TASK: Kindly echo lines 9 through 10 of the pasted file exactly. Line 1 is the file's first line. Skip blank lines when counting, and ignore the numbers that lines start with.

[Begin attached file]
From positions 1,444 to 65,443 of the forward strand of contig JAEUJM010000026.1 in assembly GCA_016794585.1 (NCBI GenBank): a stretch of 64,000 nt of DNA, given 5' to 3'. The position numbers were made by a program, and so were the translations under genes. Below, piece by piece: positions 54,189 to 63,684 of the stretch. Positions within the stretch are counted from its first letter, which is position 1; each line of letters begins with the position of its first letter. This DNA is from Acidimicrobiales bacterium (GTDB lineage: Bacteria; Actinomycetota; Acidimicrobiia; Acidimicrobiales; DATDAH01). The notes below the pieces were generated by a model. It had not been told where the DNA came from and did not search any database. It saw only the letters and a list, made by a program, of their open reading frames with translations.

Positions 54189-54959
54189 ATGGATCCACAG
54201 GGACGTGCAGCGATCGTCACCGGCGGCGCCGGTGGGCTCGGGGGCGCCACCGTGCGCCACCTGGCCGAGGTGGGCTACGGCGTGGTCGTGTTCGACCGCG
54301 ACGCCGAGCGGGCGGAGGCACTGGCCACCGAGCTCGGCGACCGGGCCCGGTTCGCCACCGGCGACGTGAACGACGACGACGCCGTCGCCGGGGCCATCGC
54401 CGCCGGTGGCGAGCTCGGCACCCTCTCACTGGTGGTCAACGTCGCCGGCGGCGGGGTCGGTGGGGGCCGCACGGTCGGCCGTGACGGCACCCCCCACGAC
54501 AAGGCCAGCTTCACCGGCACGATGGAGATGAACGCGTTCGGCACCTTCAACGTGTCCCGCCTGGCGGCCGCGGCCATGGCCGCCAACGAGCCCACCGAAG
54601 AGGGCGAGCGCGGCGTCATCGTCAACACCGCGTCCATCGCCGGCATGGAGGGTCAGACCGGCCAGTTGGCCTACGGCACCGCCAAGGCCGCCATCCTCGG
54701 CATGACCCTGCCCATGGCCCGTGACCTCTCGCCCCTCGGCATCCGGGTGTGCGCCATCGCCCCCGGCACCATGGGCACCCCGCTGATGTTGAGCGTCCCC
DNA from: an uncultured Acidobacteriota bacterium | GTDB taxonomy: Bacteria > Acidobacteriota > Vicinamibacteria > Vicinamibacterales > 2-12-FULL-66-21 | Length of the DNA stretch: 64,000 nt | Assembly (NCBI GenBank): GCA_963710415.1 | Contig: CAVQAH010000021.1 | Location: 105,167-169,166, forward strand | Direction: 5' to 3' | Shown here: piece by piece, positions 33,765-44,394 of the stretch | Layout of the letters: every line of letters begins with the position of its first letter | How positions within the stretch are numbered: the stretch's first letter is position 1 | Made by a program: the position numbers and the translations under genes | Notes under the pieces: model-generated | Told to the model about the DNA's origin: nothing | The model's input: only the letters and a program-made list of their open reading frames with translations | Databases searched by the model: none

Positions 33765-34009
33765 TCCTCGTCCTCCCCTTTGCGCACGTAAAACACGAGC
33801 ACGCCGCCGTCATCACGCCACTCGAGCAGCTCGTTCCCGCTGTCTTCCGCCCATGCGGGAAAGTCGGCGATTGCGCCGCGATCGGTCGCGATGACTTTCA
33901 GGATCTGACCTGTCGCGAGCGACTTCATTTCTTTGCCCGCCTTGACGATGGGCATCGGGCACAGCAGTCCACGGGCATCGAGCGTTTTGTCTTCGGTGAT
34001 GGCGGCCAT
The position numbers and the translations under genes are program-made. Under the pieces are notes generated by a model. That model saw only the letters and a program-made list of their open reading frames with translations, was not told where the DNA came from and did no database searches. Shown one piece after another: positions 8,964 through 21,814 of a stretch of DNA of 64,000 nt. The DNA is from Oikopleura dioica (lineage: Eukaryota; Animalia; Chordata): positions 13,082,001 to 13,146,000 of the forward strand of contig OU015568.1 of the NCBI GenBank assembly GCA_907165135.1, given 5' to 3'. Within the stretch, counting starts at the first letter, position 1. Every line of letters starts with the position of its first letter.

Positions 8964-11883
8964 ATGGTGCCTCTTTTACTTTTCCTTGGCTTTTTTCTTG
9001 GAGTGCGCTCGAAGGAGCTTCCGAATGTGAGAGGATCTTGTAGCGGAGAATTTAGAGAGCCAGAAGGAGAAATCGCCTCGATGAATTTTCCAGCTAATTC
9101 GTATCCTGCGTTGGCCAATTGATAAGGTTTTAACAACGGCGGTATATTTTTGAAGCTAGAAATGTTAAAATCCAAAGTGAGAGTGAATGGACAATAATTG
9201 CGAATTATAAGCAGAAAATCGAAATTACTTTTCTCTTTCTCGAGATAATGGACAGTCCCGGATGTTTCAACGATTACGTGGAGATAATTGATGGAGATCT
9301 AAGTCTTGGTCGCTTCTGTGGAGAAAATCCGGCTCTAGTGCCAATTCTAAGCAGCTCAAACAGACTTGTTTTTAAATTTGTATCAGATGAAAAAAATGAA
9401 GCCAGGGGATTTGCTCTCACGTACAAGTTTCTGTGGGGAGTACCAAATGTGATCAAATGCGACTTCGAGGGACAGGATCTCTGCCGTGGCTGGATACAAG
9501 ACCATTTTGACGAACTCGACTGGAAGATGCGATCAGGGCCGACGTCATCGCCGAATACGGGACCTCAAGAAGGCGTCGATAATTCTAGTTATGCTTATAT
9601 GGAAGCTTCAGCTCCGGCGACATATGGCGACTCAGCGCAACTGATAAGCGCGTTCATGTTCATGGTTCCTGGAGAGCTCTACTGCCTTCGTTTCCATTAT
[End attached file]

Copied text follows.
54701 CATGACCCTGCCCATGGCCCGTGACCTCTCGCCCCTCGGCATCCGGGTGTGCGCCATCGCCCCCGGCACCATGGGCACCCCGCTGATGTTGAGCGTCCCC
DNA from: an uncultured Acidobacteriota bacterium | GTDB taxonomy: Bacteria > Acidobacteriota > Vicinamibacteria > Vicinamibacterales > 2-12-FULL-66-21 | Length of the DNA stretch: 64,000 nt | Assembly (NCBI GenBank): GCA_963710415.1 | Contig: CAVQAH010000021.1 | Location: 105,167-169,166, forward strand | Direction: 5' to 3' | Shown here: piece by piece, positions 33,765-44,394 of the stretch | Layout of the letters: every line of letters begins with the position of its first letter | How positions within the stretch are numbered: the stretch's first letter is position 1 | Made by a program: the position numbers and the translations under genes | Notes under the pieces: model-generated | Told to the model about the DNA's origin: nothing | The model's input: only the letters and a program-made list of their open reading frames with translations | Databases searched by the model: none